Millennials are a new breed of consumer, and one of their most distinguishing characteristics is their desire to support organizations and products that resonate with their moral priorities. Millennials are much more interested in sustainable investing than previous generations and millennials expect good behavior from companies and products in exchange for their loyalty. Millennial standards are high; they’re not afraid to scrutinize and they’re not afraid to push. In response, ingredient transparency—the twin practices of using easily identifiable ingredients and easily traceable ingredients—has emerged as a popular, meaningful way for companies to show millennials that their moral compasses are in synch.
Millennial parents are a vocal subset of the movement toward ingredient transparency and have sparked innovations in how their peers shop. The Honest Company was founded by concerned parents who wanted products for their homes and babies that were “made without potentially health-compromising chemicals or compounds.” Similarly, MightyNest curates natural, organic, and non-toxic products that range from mattresses to sunscreen—and was founded by a new parent who wanted to keep common chemicals away from her home and baby. Not only does MightyNest promise to bring its consumers “safe” products, but it also shares its vetting and product research processes on its website. By doing so, MightyNest practices the same kind of transparency it demands from its vendors; the site leads by example, showing millennials the ethically responsible behavior they want to see in a company they support.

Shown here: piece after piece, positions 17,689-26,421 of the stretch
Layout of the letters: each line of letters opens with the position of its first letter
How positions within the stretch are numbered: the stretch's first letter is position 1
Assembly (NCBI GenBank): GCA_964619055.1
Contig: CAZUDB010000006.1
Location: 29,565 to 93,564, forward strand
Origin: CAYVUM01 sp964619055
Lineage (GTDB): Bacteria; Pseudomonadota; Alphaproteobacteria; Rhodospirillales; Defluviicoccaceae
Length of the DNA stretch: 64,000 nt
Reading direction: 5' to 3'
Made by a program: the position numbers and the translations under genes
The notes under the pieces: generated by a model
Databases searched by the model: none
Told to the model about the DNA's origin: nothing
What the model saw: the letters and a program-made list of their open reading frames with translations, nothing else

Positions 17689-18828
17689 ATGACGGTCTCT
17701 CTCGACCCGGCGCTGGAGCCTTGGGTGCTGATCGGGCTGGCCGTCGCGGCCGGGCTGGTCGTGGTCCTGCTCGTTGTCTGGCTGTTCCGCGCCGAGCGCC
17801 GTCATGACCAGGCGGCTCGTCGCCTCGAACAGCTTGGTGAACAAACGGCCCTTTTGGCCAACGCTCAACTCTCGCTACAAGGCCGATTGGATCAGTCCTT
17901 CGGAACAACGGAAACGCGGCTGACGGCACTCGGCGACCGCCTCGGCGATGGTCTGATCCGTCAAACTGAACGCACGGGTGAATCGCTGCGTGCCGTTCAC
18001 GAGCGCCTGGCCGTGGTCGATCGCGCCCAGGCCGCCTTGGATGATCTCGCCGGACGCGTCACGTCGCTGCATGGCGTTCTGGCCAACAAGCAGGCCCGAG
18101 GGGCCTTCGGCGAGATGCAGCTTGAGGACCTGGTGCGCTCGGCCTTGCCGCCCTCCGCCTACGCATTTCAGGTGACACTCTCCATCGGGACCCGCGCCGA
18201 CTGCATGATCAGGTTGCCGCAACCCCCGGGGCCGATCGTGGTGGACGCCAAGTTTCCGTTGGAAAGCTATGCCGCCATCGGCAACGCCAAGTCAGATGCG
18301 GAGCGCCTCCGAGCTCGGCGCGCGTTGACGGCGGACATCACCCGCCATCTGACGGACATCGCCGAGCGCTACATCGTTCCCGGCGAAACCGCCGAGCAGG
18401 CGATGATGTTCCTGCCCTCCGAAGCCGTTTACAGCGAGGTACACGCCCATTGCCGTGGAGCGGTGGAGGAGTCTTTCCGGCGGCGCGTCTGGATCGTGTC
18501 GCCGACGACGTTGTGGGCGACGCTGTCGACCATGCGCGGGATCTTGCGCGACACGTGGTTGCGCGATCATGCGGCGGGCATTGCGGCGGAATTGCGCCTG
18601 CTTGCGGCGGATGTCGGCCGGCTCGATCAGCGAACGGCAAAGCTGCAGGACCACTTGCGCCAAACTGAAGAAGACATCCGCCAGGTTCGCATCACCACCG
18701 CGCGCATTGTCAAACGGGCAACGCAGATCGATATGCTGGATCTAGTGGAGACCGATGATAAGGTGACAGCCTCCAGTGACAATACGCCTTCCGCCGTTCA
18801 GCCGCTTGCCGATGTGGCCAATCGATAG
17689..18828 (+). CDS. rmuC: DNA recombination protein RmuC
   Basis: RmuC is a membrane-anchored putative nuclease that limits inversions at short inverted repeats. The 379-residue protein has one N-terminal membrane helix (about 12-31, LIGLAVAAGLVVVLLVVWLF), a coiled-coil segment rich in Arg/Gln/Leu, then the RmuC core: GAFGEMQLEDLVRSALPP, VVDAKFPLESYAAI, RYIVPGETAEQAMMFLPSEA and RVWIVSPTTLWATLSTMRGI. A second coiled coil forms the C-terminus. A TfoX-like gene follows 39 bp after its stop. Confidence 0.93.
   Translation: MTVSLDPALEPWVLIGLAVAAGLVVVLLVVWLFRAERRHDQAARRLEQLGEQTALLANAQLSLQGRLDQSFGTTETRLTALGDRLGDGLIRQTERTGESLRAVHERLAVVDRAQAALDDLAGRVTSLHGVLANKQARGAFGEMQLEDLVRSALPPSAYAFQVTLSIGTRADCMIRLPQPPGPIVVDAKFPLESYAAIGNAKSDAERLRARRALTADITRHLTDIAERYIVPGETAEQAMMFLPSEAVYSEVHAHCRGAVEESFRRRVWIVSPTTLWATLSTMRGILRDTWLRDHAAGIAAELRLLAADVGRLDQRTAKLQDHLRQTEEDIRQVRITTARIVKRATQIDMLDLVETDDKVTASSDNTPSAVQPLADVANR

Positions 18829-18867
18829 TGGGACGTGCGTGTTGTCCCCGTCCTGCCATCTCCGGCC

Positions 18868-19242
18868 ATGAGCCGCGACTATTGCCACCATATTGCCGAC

Beautycounter was also created by a concerned parent who wanted to build a safer home for her children and herself. On their website, under the tab “transparency,” Beautycounter gives comprehensive insight into how they create and source each of their cosmetics and body products.They go so far as to offer a complete “Never List” of ingredients they have entirely banned, which shows millennials—who tend to be skeptical of authority—that Beautycounter has nothing to hide. In addition to educating their consumers, their website showcases their alignment with millennial values, such as their promises to “learn constantly” and “source responsibly.” The brand further connects with millennials by inviting them to be a part of the process and actually become Consultants (i.e., sales representatives), recognizing that many millennials (especially millennial parents) are driven to be an active part of something that parallels their core values.
Interestingly, ingredient transparency isn’t limited to what we put into and on our bodies. UppaBaby just put a new spin on the concept of ingredient transparency when they launched their chemical-free, flame-resistant car seat. Their Henry MESA car seat uses merino wool to earn its title as the first and only car seat to pass federal safety standards without the use of chemicals. This innovation is especially noteworthy because it recognizes the millennial desire to understand and trust what’s in the products they buy, and embraces millennial parents’ determination to keep their children away from mysterious and potentially harmful ingredients.
Ingredient transparency encompasses both the importance of knowing what’s in the products we buy and how those products have been built. Millennials, and especially millennial parents, deeply value brands that have carefully sourced and crafted their products—and brands that prove they have nothing to hide. Establish credibility and build long-term loyalty with millennial parents by showing them how your products align with their ethical priorities and help them build a safer, healthier home.
Learn more about how you can connect your brand with millennial women and families.
This post was written by Ovia Insights’ contributing author, Emily Madden.